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Environmental Health Students Create Safety Videos for Kent State EmployeesPosted Mar. 10, 2014
What is the proper way to handle a fire extinguisher? What are you supposed to do if you get hurt in an on-campus kitchen? What kind of clothes are you required to wear when you’re using a Weed Eater?
Charles Hart, Ph.D., associate professor of environmental health in Kent State University’s College of Public Health, tasked students in his Occupational Health and Safety course with a unique class project last semester that involved answering all these questions and educating others. This class created three safety videos for Kent State University student workers and employees across the campus.
Each group of students created a specialized safety video for a specific partner: Kent State Dining Services, University Facilities Management, and a general safety video for all student employees. Each group then conducted interviews, gathered information, created a PowerPoint presentation and filmed student workers using proper protocol.
Hart, in conjunction with Environmental Health and Safety, University Facilities Management and Dining Services, created this project for the students in his class.
“I wanted the students to do a project that would be similar to something they would do in the real world,” says Hart. “Part of the project was helping them to develop job skills and to learn to work with a group in creating a project.”
Each of the videos was approximately 15 to 20 minutes in length. They all were a combination of PowerPoint slides, pictures and videos featuring actual Kent State employees participating in the safety acts described in the slides.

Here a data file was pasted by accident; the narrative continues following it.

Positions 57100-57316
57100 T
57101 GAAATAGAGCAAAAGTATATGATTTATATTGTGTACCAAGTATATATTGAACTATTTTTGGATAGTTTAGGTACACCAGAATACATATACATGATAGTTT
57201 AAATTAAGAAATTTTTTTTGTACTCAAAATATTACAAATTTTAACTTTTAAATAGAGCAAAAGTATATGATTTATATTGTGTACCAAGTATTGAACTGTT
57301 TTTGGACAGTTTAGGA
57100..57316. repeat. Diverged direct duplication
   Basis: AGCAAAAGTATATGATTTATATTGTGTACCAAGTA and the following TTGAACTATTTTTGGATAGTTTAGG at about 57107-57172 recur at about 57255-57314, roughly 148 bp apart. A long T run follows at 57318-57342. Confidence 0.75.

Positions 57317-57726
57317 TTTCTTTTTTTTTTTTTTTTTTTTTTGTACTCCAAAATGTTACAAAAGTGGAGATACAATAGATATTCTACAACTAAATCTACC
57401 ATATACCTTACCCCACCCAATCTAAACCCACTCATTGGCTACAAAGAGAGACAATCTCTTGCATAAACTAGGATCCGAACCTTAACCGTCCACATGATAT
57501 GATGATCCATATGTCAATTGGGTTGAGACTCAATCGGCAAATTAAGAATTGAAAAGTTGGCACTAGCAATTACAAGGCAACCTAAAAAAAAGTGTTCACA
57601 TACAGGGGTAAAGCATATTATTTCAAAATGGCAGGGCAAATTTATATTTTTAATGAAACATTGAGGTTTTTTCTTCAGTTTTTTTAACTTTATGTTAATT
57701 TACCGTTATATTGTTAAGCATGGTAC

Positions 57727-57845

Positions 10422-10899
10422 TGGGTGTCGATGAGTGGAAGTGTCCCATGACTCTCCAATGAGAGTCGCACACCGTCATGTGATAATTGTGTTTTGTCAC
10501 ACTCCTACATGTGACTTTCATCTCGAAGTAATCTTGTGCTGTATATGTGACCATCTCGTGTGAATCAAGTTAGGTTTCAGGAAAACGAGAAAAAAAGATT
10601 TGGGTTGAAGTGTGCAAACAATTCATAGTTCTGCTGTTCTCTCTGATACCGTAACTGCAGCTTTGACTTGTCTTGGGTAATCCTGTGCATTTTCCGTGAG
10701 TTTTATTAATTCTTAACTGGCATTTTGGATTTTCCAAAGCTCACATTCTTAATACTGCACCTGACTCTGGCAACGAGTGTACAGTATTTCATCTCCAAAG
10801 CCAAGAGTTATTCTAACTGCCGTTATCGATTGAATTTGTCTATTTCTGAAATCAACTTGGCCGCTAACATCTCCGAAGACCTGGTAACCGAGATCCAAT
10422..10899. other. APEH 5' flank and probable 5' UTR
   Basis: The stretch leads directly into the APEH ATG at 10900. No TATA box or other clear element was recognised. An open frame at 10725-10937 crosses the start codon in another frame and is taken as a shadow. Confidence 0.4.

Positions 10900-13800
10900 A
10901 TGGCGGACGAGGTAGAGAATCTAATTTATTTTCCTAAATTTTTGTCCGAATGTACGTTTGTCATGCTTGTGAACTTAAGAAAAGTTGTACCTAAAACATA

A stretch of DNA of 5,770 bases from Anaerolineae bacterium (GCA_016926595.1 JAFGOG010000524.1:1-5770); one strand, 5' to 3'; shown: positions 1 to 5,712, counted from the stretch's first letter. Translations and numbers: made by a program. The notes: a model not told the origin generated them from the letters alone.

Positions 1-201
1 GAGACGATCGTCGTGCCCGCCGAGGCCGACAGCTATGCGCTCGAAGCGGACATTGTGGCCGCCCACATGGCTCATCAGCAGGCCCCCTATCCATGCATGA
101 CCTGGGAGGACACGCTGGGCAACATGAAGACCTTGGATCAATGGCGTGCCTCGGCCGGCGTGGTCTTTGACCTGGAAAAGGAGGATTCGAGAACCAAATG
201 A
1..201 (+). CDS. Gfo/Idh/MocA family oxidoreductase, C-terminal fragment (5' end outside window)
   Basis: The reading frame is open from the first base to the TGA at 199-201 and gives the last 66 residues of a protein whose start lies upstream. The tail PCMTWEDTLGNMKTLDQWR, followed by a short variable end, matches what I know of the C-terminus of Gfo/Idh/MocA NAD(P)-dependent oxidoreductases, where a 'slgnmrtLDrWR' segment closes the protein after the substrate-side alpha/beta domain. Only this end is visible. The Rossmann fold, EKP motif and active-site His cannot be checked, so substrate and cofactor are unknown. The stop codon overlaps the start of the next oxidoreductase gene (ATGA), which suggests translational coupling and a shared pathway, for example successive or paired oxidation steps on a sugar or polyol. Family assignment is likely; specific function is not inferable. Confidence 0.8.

Dylan Roddy, a senior public health major, was on the group that made the general safety video.
“It was a great experience,” Roddy says. “I felt that by assigning us this project, it not only gave us a chance to show what we learned, but it allowed us to help student workers and staff with Kent State safety procedures.”
Dennis Baden, manager of Environmental Health and Safety at Kent State, was very satisfied with the results.
“I think the videos were great. This was something I wanted to create for quite some time,” says Baden. “They allow the training to be more consistent from department to department and also provide an easy way to track who’s taking the training.”
Baden and the Environmental Health and Safety office are working on getting the videos onto Flash Train, which is a web-based training program for student employees. The videos provide an alternative way for the office to assign safety training for student workers.
For more information about the Environmental Health Sciences program in the College of Public Health, visit www.kent.edu/publichealth/programs/undergraduate/EHS/index.cfm.